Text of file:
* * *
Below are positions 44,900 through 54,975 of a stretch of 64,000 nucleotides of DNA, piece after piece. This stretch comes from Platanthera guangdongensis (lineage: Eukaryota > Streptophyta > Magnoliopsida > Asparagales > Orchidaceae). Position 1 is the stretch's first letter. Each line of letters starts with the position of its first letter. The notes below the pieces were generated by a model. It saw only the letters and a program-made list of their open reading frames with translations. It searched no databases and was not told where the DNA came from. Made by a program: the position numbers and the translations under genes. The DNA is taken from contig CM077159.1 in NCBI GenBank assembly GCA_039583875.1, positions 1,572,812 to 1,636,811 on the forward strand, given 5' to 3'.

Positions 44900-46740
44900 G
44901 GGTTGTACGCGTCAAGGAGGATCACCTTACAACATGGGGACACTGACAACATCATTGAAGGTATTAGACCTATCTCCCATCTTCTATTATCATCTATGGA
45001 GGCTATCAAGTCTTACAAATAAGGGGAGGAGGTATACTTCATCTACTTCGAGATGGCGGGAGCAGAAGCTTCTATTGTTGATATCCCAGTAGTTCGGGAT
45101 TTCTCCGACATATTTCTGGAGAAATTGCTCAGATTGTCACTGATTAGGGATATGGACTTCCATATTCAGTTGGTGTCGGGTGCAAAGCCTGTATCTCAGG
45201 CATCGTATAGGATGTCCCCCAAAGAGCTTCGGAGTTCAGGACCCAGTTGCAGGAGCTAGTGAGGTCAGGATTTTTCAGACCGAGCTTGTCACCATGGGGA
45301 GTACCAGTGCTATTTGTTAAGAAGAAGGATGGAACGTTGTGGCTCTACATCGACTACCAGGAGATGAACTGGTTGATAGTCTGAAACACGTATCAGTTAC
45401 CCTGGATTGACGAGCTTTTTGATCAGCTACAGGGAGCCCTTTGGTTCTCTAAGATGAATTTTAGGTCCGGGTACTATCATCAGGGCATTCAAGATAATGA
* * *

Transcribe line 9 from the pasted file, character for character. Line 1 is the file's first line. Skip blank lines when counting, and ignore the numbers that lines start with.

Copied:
45401 CCTGGATTGACGAGCTTTTTGATCAGCTACAGGGAGCCCTTTGGTTCTCTAAGATGAATTTTAGGTCCGGGTACTATCATCAGGGCATTCAAGATAATGA